Syracuse University School of Information Studies (iSchool) Associate Professor Jian Qin was featured on the “Next Generation Science Librarianship Panel,” hosted by the National Center for Atmospheric Research (NCAR) Library in Boulder, Colo., on November 17, 2010.

Qin joined NCAR Special Projects Librarian Jamaica Jones and Assistant Professor and Director of the Engineering and Math-Physics Libraries at the University of Colorado at Boulder Jack Maness to highlight solutions in developing skills and products appropriate for the application of distributed computer networking and processing capabilities.

The three panelists come from different types of libraries and librarianship education and engaged in a discussion about the needed skillset, project designs, and service approaches for successful information resource management solutions that support scientists’ research efforts.

Qin works with the Institute of Museum and Library Services-funded eScience Librarianship, a three-year effort to train an initial cohort of librarians with the skills needed to work along researchers in the Science, Technology, Engineering and Mathematics fields. Jones is involved with OpenSky, an institutional repository that has helped the NCAR library to expand its capability to support the institution’s role in providing facilities, research, models, and tools that advance atmospheric and geoscience on a global scale. Maness has recently worked with two ethnographic studies that identified several “personas” that librarians can use while making decisions about the content and functionality needed in institutional repositories and data archives.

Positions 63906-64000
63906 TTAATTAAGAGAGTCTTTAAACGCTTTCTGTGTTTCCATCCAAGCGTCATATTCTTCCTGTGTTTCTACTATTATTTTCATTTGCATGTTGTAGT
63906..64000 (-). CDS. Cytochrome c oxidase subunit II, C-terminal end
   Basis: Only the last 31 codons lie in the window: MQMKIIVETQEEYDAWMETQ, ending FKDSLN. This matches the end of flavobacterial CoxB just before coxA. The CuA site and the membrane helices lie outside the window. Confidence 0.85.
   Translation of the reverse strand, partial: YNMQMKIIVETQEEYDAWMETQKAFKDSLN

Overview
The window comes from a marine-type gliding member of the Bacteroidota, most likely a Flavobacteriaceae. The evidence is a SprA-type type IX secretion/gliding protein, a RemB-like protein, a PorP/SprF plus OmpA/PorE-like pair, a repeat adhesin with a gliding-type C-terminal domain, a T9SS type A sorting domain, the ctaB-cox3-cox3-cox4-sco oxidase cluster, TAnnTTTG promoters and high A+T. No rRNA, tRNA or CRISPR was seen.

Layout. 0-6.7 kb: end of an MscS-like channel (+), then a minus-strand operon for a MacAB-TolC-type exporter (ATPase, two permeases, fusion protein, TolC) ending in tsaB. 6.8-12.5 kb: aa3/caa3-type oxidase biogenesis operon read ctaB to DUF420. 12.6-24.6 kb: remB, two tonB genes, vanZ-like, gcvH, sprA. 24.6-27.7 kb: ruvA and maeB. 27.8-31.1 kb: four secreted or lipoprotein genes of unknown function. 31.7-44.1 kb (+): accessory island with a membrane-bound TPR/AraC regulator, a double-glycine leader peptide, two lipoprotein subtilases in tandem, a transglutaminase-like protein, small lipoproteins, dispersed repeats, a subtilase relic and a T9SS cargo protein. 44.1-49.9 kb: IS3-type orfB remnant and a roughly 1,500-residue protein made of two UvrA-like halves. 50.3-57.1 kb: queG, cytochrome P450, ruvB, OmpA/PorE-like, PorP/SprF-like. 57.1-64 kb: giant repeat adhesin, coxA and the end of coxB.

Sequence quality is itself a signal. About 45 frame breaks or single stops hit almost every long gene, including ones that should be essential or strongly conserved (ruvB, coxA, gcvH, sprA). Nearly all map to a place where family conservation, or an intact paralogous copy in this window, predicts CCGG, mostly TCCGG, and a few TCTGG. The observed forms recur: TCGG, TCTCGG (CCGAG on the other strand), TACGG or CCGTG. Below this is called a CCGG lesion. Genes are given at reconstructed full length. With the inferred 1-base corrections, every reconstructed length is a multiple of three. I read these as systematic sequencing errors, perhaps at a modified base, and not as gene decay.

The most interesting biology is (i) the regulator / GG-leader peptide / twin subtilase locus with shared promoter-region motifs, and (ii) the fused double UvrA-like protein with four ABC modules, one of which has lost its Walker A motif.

Qin has been a Library and Information Science (LIS) professor for nearly 15 years, researching and teaching in the areas of knowledge modeling and organization, ontologies, metadata, Web content management, and scientific communication. Her recent publications based on this research have appeared in the journals Library Metadata, American Society for Information Science & Technology, and Scholarly Publishing. Her 2008 book Metadata, coauthored with Marcia Zeng, serves as the definitive textbook for learning about and applying metadata in diverse information organization and representation contexts. In the past four years she has served as principal investigator on projects funded by both the National Science Foundation and the Institute of Museum and Library Services related to science information skill education to prepare professionals for the digital age. She earned a Ph.D. from the University of Illinois at Urbana-Champaign, an MSLIS from University of Western Ontario, and a BA from Wuhan University in China.